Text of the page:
That’s it so far. I find with each painting I learn something. With oils, as with watercolor, there is a very complex dynamic between the medium and the paint. I was always amazed how the brain works, how I somehow knew – without thinking – just when a watercolor wash was dry enough to drag a brush over it to create a soft edge, knowing somehow also how much moisture was on the brush by just dabbing lightly on a tissue. This only comes after hundreds of paintings, and it perhaps essential to become a master.

      I think in oils this dynamic is perhaps even more complex, although more forgiving, than with watercolor. In oils, there is also the dynamic of white – how mixing it into color changes not just the value but also the temperature, opacity, etc (I know! – you have strong views on this!).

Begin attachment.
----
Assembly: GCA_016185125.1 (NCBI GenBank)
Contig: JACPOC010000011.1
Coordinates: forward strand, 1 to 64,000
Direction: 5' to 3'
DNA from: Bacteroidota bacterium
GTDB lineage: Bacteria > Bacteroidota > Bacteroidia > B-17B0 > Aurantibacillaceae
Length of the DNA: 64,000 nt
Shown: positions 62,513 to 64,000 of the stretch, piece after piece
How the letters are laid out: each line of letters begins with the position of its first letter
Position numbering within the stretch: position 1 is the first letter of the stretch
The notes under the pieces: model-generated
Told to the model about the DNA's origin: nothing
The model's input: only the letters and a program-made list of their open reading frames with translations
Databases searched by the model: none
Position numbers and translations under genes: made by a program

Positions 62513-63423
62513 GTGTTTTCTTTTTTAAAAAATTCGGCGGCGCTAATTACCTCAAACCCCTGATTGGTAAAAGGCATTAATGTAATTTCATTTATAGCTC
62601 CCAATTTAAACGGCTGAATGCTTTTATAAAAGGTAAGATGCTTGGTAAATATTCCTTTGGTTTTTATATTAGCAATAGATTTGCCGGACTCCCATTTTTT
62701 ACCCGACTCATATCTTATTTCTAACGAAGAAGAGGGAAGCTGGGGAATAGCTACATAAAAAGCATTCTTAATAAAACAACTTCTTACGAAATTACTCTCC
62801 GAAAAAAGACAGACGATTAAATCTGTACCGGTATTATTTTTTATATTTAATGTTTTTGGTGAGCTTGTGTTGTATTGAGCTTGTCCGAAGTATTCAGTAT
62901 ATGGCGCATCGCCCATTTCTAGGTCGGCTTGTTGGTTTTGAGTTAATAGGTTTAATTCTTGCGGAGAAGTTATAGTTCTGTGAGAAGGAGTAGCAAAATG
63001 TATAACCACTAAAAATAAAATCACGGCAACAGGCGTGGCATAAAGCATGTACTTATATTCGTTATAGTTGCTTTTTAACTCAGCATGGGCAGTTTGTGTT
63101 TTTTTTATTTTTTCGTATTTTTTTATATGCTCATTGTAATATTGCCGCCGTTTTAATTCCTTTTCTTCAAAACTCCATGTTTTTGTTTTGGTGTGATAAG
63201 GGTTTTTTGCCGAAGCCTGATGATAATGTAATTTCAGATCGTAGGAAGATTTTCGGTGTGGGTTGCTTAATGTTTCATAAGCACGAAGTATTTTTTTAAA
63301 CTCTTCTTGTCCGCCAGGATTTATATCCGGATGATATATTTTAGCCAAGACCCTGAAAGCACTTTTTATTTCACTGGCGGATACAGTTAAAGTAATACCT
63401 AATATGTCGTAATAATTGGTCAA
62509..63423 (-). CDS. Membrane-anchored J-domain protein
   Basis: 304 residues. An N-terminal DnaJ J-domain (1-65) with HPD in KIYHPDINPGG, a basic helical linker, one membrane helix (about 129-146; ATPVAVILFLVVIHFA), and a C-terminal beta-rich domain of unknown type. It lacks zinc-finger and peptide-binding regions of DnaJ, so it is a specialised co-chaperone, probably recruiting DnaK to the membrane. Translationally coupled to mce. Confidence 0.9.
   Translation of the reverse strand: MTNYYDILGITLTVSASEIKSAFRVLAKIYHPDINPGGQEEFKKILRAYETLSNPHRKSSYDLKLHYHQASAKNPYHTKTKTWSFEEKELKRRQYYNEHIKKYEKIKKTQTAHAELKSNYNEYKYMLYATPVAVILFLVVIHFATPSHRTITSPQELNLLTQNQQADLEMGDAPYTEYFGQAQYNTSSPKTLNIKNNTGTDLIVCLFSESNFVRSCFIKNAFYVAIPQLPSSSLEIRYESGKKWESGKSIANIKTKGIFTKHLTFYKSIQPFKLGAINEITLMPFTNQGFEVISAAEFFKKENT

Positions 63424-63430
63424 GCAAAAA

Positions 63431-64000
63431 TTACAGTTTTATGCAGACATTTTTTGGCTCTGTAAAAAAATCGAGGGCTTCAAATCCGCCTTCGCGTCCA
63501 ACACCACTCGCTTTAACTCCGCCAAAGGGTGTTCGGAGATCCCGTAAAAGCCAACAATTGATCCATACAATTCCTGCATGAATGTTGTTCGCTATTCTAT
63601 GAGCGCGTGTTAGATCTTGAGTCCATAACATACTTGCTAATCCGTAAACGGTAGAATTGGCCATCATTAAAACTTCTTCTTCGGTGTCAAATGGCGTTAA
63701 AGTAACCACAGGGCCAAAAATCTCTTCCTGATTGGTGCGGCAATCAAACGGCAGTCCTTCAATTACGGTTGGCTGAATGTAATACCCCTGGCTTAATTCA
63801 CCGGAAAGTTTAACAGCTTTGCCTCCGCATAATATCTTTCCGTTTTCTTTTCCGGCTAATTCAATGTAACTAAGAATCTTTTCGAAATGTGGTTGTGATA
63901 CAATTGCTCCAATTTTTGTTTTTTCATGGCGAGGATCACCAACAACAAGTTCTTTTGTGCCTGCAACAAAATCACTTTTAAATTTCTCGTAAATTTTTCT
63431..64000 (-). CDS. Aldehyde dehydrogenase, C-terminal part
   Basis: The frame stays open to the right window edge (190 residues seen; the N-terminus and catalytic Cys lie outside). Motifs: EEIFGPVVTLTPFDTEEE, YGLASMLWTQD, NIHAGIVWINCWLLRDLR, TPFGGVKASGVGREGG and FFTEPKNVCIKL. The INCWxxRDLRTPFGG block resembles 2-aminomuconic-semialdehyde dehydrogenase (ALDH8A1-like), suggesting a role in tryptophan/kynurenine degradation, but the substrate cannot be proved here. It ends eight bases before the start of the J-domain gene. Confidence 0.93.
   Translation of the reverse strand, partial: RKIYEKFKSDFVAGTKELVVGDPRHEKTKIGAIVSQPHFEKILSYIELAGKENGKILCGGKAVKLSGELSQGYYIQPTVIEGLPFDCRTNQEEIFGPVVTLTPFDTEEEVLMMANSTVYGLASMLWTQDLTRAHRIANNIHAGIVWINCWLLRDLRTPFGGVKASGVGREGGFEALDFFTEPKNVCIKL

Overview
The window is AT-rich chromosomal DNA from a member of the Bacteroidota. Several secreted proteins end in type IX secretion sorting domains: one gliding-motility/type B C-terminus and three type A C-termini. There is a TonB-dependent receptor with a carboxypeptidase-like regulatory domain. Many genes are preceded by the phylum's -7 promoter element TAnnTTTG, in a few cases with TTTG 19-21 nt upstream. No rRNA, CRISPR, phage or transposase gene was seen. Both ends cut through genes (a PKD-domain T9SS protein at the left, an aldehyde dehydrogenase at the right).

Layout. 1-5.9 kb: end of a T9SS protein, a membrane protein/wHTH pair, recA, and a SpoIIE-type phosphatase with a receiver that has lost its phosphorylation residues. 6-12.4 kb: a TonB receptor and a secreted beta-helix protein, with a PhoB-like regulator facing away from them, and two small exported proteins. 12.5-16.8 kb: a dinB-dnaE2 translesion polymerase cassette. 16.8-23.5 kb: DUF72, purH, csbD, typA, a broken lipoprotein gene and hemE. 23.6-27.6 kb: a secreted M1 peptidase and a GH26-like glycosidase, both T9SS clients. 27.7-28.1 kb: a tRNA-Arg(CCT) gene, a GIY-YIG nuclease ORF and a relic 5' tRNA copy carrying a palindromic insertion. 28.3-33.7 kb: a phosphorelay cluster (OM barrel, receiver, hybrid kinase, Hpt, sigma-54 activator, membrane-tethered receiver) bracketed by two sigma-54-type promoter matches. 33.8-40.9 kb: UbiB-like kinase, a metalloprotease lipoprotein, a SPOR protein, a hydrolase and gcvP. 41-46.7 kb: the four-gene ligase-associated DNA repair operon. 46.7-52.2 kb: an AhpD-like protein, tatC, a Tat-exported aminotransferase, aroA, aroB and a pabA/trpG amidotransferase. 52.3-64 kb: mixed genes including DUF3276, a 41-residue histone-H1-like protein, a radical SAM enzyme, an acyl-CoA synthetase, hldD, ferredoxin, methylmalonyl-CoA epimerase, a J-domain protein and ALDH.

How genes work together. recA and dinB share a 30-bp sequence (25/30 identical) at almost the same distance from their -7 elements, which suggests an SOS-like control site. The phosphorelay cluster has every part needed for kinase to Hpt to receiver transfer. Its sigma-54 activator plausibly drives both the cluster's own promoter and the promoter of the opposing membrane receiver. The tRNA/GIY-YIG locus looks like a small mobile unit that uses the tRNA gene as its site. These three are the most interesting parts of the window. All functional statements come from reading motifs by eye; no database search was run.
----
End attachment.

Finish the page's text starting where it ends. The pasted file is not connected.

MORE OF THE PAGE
Anyway – the bottom line I guess is that I am going to keep on trying. When I am at painting #300, we can check back on this! On, there is an interview with Stuart Shills in which he says: “I tell my young students that the only difference between us is that I have made more paintings but please don’t think that I really have any idea what I’m doing”.

      Thanks again for your comment.

      Liked by 1 person

      1. I’m going to hazard one little suggestion. You have, clearly, a lot of things that you do that demonstrate your commitment to learning and you’re researching information from some highly esteemed artists such as Stuart Shills. I’ve no doubt that these forms of research and your determination will lead toward and to the kind of painting that you want to be doing, the kind of painting that is uniquely suited to your intellect and emotion. That’s all well in hand.

        I think you owe it to yourself to acknowledge this work that you’ve done.

        I have a young friend who is — well, first off quite young — and so he cannot have this sort of experience as yet because not enough time has lapsed. But the seriousness of his ambition is giving him a bit of trouble. He wants to be a writer and has a dogged case of so-called writer’s block. I majored in English once upon a time, and I like to give advice (perhaps you didn’t know),